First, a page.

Third ..there are lots of wad sources so check them out ...Look for "reclaimed" shot as well as sales on powder (buy 4/8lb kegs) on sale ...same with primers etc
As far as equipment ...do the same as above but also place a want ad on some of the forums for a MEC 600jr or a Mec650 or a Versamec ..don't be bashful ...ask for low low pricing ..explain what a good home for the school gun team it would become ..
Fourth ..In support of your son and being pro active buy components together if donations do not come ..consider offering "machine time" to other team members WITH one of their parents present ....NO ..not a bunch of teens together in one room rolling their own!

Just thoughts
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Old January 29th, 2017, 06:49 AM   #21
 
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Quote:
Originally Posted by dragon813gt View Post
The very basics of shotshell reloading are as follows:
12ga - will barely save you anything
20ga - will save you a little
28ga & 410 - will save you a lot

This is assuming basic target loads. Once you get into slugs, buck and larger shot sizes the money saved will go up. Reloading 12ga is more a labor of love. Along the lines of reloading 9mm but more so.
/\ This is pretty close /\

I've been reloading shot shells for years and the costs have changed dramatically during that time. When the components were less expensive it was clearly advantageous to reload. The price of shot and powder had risen to the point that cost of reloading 12 ga. is negligible. at the same time, the cost of the lower grade target shells has remained relatively low. Now, that only applies if you're comparing reloads to the low cost 12 ga target loads. When you step up to the upper grade target loads, reloading starts to make sense again.
If you don't count the cost of the equipment and just look at components, you can save money with the better quality hulls. The initial case or two of high quality target loads will cost more but if you save those hulls and duplicate those original loads, you'll come out ahead after several reloading cycles.

20 ga is a little better in terms of money. The factory loads tend to cost more than their 12 ga counterparts and the loads themselves use a little less shot & powder.

28 gauge and .410 factory loads are expensive to start with so there is clearly savings to be had there.
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Old January 29th, 2017, 07:48 AM   #22
 
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You will save money on .410 and 28 ga. 12 and 20 not so much BUT You can load shells equivalent to AA target loads for about the same as what the promo loads sell for. AA 12 and 20 go for 9.00 to 10.00 per box around here. You can pick up a bird or 2 extra shooting premium shells otherwise for 12 and 20 ga buy them at Academy and save a buck and your time.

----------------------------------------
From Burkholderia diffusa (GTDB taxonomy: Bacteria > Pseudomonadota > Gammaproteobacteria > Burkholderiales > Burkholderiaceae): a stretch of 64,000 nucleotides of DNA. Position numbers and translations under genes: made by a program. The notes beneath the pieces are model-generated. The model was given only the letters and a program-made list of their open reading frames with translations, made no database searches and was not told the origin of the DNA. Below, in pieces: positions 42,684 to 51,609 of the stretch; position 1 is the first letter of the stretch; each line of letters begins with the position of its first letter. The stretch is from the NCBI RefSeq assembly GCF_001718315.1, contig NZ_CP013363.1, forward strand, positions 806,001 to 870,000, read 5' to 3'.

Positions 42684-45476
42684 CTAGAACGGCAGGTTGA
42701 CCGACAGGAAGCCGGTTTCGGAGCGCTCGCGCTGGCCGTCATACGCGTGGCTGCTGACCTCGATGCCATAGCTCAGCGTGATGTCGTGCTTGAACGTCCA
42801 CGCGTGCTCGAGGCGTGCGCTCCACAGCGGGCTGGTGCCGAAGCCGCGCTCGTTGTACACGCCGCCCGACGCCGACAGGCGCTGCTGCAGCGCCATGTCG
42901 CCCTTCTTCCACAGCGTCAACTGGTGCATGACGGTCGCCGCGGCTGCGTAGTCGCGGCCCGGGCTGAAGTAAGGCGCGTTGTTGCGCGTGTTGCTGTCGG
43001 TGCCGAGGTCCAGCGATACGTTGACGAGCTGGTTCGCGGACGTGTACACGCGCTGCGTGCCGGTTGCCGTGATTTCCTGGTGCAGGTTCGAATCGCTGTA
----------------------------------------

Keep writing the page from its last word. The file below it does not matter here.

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Old January 29th, 2017, 08:00 AM   #23
 
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Many years ago shotshells are what I started handloading. I'm still grateful for the general experience and confidence it gave me to move to rifle and then pistol handloading. However, I eventually gave up loading shotshells because of the costs, weight and trouble handling the lead shot.
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Old January 29th, 2017, 01:33 PM   #24
 
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Our group shoots trap once in a while and we have a reloading setup for shotshells. We decided that we would buy our flats for the time being with "AA" hulls and get a supply of good reloading casings ready just in case we decided to reload them. The cost is similar, might as well be smart about it.
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Old February 9th, 2017, 10:47 AM   #25
 
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Quote:
Originally Posted by Twoboxer View Post
Hold on a second. . . we need Hawken to share his secret with us lol.

Powder Valley Prices show per round cost to be:

$0.017 Wad in 5k quantities
$0.090 7/9oz lead in 25 lb bags @$41/bag
$0.048 Powder, 18gr Clays at $150/8lbs to reflect partial Hazmat
$0.023 Primer, Cheddite ignoring Hazmat
$0.000 Shells because most everyone throws them away
--------
$0.178
x 25
--------
$4.45 per box of Handloads

So, unless there's some secret method here, your costs will be at least the above. Maybe save $1.00 per box vs what you can get with careful purchases at Walmart.

And yes, we reload shotshell mostly because it's fun. As a standalone cost-saver - not worth the effort though YMMV.
Ha, yeah I was curious how he can do it for $2.50 a box. I am able to do it for a little over $4 for a box of 12ga, 1oz going around 1200 fps. I don't include the cost of hulls because I either got them from shells I bought or our of the trash at the range. I get my supplies at my club which sells them for cheaper than anywhere else I have seen. Plus, I don't pay sales tax or hazmat fees. When I started I had an old Texan single stage press my dad picked up on "permanent loan" when I was a kid. Not needing to buy a press made it more cost effective. But, it was old and wearing out and parts are not available for it that I could find. So, I bought a used Mec 600Jr from someone at the club for, I think, $125 which included the automatic primer feed. I also picked on up at the club in 20ga. When my son was still shooting 20 ga we would set up side by side and load our shells for the next day. That was pretty cool.